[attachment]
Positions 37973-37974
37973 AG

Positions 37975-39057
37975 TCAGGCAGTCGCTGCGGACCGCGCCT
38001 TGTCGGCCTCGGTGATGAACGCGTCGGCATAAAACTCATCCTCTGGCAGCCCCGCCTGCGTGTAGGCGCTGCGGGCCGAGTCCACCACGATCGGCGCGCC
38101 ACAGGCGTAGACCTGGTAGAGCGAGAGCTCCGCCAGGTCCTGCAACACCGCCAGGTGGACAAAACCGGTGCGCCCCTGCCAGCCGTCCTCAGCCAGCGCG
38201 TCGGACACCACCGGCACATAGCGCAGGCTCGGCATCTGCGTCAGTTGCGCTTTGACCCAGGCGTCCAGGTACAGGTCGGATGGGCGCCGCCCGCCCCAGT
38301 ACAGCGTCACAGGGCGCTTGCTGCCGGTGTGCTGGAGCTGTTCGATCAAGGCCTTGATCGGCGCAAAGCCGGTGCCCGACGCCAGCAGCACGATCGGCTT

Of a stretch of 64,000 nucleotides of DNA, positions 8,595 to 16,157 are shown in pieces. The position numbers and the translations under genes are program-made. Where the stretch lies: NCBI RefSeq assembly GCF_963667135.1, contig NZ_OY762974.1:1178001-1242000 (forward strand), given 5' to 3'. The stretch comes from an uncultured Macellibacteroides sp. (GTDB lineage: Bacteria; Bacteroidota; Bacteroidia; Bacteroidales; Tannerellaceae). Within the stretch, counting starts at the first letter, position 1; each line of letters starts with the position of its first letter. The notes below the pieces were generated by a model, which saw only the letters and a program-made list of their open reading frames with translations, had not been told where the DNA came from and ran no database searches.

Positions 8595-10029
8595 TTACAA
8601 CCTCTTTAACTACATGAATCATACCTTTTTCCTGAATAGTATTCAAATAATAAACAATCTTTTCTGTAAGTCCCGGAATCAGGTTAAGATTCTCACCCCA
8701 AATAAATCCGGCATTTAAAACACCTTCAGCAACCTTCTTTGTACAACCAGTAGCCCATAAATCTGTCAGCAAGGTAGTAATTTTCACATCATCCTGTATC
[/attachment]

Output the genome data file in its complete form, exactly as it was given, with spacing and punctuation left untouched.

Positions 37973-37974
37973 AG

Positions 37975-39057
37975 TCAGGCAGTCGCTGCGGACCGCGCCT
38001 TGTCGGCCTCGGTGATGAACGCGTCGGCATAAAACTCATCCTCTGGCAGCCCCGCCTGCGTGTAGGCGCTGCGGGCCGAGTCCACCACGATCGGCGCGCC
38101 ACAGGCGTAGACCTGGTAGAGCGAGAGCTCCGCCAGGTCCTGCAACACCGCCAGGTGGACAAAACCGGTGCGCCCCTGCCAGCCGTCCTCAGCCAGCGCG
38201 TCGGACACCACCGGCACATAGCGCAGGCTCGGCATCTGCGTCAGTTGCGCTTTGACCCAGGCGTCCAGGTACAGGTCGGATGGGCGCCGCCCGCCCCAGT
38301 ACAGCGTCACAGGGCGCTTGCTGCCGGTGTGCTGGAGCTGTTCGATCAAGGCCTTGATCGGCGCAAAGCCGGTGCCCGACGCCAGCAGCACGATCGGCTT

Of a stretch of 64,000 nucleotides of DNA, positions 8,595 to 16,157 are shown in pieces. The position numbers and the translations under genes are program-made. Where the stretch lies: NCBI RefSeq assembly GCF_963667135.1, contig NZ_OY762974.1:1178001-1242000 (forward strand), given 5' to 3'. The stretch comes from an uncultured Macellibacteroides sp. (GTDB lineage: Bacteria; Bacteroidota; Bacteroidia; Bacteroidales; Tannerellaceae). Within the stretch, counting starts at the first letter, position 1; each line of letters starts with the position of its first letter. The notes below the pieces were generated by a model, which saw only the letters and a program-made list of their open reading frames with translations, had not been told where the DNA came from and ran no database searches.

Positions 8595-10029
8595 TTACAA
8601 CCTCTTTAACTACATGAATCATACCTTTTTCCTGAATAGTATTCAAATAATAAACAATCTTTTCTGTAAGTCCCGGAATCAGGTTAAGATTCTCACCCCA
8701 AATAAATCCGGCATTTAAAACACCTTCAGCAACCTTCTTTGTACAACCAGTAGCCCATAAATCTGTCAGCAAGGTAGTAATTTTCACATCATCCTGTATC